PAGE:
This model is described by Euro-IX as a regulated mechanism that has never been applied to the internet before, and only applies to “old telephony networks”.
“This proposal, promoted by some large European telecom operators, aims to capture value from global content networks by allowing access network operators to impose charges on content providers for access to their customers, network end-users,” says the letter, signed by Bijal Sanghani, managing director of Euro-IX on behalf of its members.
“The SPNP model would simply lead large players exploiting the last-mile telecom bottleneck to increase monopoly profits while leading to unnecessary and distorting regulation of what is otherwise a very competitive market.”
No ‘single bullet’ to solve network cost conundrum
Paolo Pescatore, analyst and founder of PP Foresight, says that the ever-increasing dominance of the Big Tech companies has attracted strong interest among regulators around the world, not just in Europe.
"While many regulators including the EU have been unsuccessful in curbing their dominance through antitrust cases, attention has quickly turned towards legislation," he says.
Paired with the telcos calling for action to be taken, it's no surprise that the fair share proposals have been mooted. "Telcos continue to invest billions in acquiring costly spectrum and rolling out next-generation networks," Pescatore says.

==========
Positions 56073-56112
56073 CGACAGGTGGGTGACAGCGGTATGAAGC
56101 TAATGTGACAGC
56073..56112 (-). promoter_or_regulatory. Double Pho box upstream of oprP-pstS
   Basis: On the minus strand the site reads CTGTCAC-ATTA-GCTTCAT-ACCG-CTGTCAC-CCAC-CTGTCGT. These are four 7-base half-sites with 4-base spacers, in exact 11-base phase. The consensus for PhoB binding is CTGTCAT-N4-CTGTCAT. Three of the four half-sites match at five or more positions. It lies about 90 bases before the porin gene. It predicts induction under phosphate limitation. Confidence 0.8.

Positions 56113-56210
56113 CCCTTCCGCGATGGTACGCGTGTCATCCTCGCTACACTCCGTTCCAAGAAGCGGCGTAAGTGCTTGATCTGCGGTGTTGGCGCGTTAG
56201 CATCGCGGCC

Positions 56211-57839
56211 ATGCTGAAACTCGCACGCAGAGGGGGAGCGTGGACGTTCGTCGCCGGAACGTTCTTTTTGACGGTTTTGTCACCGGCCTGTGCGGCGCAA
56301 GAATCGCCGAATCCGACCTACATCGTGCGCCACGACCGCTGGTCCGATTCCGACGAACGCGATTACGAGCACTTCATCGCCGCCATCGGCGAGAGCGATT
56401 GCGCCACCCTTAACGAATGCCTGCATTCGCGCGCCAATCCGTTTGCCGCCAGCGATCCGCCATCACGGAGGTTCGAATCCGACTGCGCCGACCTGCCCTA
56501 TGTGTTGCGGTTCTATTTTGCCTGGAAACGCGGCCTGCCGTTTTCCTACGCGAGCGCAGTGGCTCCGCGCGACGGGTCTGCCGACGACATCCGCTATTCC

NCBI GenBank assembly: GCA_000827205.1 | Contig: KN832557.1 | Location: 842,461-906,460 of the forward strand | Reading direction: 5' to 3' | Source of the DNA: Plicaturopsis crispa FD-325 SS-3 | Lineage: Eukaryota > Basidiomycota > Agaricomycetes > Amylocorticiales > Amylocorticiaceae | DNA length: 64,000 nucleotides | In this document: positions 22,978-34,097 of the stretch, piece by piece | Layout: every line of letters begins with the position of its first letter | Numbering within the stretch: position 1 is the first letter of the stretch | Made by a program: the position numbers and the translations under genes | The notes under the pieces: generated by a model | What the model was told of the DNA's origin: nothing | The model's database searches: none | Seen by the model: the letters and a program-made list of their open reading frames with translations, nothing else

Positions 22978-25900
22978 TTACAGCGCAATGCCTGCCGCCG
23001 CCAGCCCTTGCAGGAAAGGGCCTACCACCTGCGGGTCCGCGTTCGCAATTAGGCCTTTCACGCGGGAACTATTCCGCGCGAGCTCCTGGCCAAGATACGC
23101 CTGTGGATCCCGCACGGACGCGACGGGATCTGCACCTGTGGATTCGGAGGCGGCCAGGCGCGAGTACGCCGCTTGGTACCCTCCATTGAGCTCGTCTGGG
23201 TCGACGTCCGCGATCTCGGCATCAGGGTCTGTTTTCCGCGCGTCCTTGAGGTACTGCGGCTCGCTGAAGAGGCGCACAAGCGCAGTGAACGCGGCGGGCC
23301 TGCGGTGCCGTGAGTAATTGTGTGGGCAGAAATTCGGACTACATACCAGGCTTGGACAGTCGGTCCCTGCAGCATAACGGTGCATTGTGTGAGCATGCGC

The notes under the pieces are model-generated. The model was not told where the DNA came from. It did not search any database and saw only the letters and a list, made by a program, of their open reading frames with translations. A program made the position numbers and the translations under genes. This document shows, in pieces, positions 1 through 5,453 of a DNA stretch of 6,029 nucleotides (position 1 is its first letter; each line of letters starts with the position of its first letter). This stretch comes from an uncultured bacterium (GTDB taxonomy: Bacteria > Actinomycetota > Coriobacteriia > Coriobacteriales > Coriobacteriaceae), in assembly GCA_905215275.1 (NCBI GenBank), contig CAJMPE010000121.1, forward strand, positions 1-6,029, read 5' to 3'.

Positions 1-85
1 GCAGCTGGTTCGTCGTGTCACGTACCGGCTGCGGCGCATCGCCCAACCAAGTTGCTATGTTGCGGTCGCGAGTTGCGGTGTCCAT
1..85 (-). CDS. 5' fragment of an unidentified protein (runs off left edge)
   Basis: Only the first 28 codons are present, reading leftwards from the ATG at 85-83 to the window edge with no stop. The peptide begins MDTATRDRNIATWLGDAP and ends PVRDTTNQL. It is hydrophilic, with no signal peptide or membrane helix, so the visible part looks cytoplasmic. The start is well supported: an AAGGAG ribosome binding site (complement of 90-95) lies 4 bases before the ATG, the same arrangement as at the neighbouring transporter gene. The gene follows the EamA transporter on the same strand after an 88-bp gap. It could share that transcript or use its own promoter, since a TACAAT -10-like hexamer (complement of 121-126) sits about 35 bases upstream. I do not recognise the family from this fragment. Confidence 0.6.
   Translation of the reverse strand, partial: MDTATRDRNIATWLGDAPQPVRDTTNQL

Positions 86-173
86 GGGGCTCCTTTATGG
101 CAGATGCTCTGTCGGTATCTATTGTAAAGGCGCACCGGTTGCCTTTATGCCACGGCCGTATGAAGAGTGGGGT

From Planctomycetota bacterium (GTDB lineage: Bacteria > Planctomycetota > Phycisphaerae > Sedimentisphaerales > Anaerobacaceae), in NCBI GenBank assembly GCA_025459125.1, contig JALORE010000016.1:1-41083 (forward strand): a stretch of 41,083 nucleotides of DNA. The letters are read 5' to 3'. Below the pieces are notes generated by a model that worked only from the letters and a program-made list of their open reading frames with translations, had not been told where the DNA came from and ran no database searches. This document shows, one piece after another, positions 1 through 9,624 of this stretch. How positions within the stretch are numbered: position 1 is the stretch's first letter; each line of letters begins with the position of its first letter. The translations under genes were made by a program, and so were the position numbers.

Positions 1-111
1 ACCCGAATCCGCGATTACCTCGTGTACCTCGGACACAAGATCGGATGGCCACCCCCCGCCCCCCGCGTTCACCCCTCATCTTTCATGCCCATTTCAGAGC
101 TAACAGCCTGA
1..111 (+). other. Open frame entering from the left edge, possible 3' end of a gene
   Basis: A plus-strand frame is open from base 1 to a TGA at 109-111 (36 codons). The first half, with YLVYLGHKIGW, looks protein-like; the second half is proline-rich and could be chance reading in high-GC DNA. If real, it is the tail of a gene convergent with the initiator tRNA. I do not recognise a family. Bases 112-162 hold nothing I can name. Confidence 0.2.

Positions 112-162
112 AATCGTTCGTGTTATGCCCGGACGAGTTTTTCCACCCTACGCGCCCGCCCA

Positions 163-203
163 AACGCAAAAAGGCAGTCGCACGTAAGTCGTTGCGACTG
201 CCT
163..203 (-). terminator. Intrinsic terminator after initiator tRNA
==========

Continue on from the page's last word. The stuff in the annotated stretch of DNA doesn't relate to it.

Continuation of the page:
"Margins have been squeezed as users have flocked to embrace services provided by the Big Tech in preference over telcos. This in turn has driven telcos to believe that the Big Tech companies are freeloading on their networks."
He adds that providers such as Netflix already pay interconnect fees, but while telcos build the networks and sell access, content providers are also needed for them to thrive.
"Connectivity and content are so intertwined and both are needed for each to thrive," he says. "There’s no one single bullet."
Telcos have not addressed concerns around fair share costs
While it's clear telcos have been the biggest supporters of fair share costs, there are worries that they haven't addressed the issues surrounding the proposals.
David Abecassis, a partner at Analysys Mason, explained to Tech Monitor that there are several position papers from "virtually all other stakeholders in the internet ecosystem" that document a "wide array of issues".
"Whilst network costs are significant, they do not scale with traffic - we have shown that globally, network costs are broadly stable over time, even as traffic has tripled," he says. "Operators are more than able to carry more and more traffic at very low marginal cost."
The analyst also says that it's important to observe that over 90% of traffic is carried on fixed, mostly fibre-based networks, which raises questions about whether the telcos, many of which operate mobile networks, should be compensated: "These [fibre] networks can carry orders of magnitude more traffic than they currently carry, with progressive upgrades over time," Abecassis says.